In a sense, what is always offered in sacrifice is, in one form or another, life itself. Sacrifice is a celebration of life, a recognition of its divine and imperishable nature. In the sacrifice the consecrated life of an offering is liberated as a sacred potency that establishes a bond between the sacrificer and the sacred power. Through sacrifice, life is returned to its divine source, regenerating the power or life of that source; life is fed by life. Thus the word of the Roman sacrificer to his god: “Be thou increased (macte) by this offering.” It is, however, an increase of sacred power that is ultimately beneficial to the sacrificer. In a sense, sacrifice is the impetus and guarantee of the reciprocal flow of the divine life-force between its source and its manifestations.
Often the act of sacrifice involves the destruction of the offering, but this destruction—whether by burning, slaughter, or whatever means—is not in itself the sacrifice. The killing of an animal is the means by which its consecrated life is “liberated” and thus made available to the deity, and the destruction of a food offering in an altar’s fire is the means by which the deity receives the offering. Sacrifice as such, however, is the total act of offering and not merely the method in which it is performed.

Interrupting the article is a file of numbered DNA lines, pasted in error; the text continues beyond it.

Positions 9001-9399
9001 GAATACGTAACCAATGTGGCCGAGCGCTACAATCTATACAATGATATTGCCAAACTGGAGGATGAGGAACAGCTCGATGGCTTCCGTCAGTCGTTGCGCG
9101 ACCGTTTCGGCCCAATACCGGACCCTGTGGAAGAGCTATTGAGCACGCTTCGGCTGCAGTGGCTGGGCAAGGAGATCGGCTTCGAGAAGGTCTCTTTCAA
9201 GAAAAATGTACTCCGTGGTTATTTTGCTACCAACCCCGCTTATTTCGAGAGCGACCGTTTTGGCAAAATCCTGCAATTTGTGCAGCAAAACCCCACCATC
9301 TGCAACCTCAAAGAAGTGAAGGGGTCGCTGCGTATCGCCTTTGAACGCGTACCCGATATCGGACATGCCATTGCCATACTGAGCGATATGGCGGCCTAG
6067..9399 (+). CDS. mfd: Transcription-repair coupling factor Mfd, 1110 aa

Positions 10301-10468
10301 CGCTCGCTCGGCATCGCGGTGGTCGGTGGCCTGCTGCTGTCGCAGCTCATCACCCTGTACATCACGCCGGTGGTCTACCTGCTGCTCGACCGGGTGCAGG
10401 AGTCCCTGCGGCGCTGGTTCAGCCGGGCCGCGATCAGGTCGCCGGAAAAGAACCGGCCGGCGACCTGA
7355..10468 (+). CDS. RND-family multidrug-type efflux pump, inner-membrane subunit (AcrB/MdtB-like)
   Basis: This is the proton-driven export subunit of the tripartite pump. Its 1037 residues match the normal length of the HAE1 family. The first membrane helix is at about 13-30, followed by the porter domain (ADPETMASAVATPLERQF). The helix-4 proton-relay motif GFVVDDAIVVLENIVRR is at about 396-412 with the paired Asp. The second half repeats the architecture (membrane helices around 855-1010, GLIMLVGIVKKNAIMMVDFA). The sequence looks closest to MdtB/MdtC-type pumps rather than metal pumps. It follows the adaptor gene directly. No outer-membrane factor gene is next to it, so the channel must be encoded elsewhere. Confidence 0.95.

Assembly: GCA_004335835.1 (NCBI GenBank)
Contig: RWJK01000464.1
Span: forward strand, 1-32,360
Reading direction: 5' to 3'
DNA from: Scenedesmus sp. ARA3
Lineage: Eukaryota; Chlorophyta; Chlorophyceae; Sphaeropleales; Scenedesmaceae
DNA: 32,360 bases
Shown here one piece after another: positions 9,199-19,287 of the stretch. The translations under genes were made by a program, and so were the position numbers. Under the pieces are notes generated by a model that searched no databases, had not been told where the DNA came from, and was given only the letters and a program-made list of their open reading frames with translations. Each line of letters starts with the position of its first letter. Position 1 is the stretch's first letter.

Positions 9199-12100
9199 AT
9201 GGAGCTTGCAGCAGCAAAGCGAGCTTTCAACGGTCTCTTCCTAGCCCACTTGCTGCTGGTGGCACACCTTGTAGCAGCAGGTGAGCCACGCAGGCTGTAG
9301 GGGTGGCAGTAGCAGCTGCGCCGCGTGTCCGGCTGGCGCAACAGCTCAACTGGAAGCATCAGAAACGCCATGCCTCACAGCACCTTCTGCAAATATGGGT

Although the fundamental meaning of sacrificial rites is that of effecting a necessary and efficacious relationship with the sacred power and of establishing man and his world in the sacred order, the rites have assumed a multitude of forms and intentions. The basic forms of sacrifice, however, seem to be some type of either sacrificial gift or sacramental meal. Sacrifice as a gift may refer either to a gift that should be followed by a return gift (because of the intimate relationship that gift giving establishes) or to a gift that is offered in homage to a god without expectation of a return. Sacrifice as a sacramental communal meal may involve the idea of the god as a participant in the meal or as identical with the food consumed; it may also involve the idea of a ritual meal at which either some primordial event such as creation is repeated or the sanctification of the world is symbolically renewed.
3. Explain Weber’s perspective on the origins of the spirit of capitalism.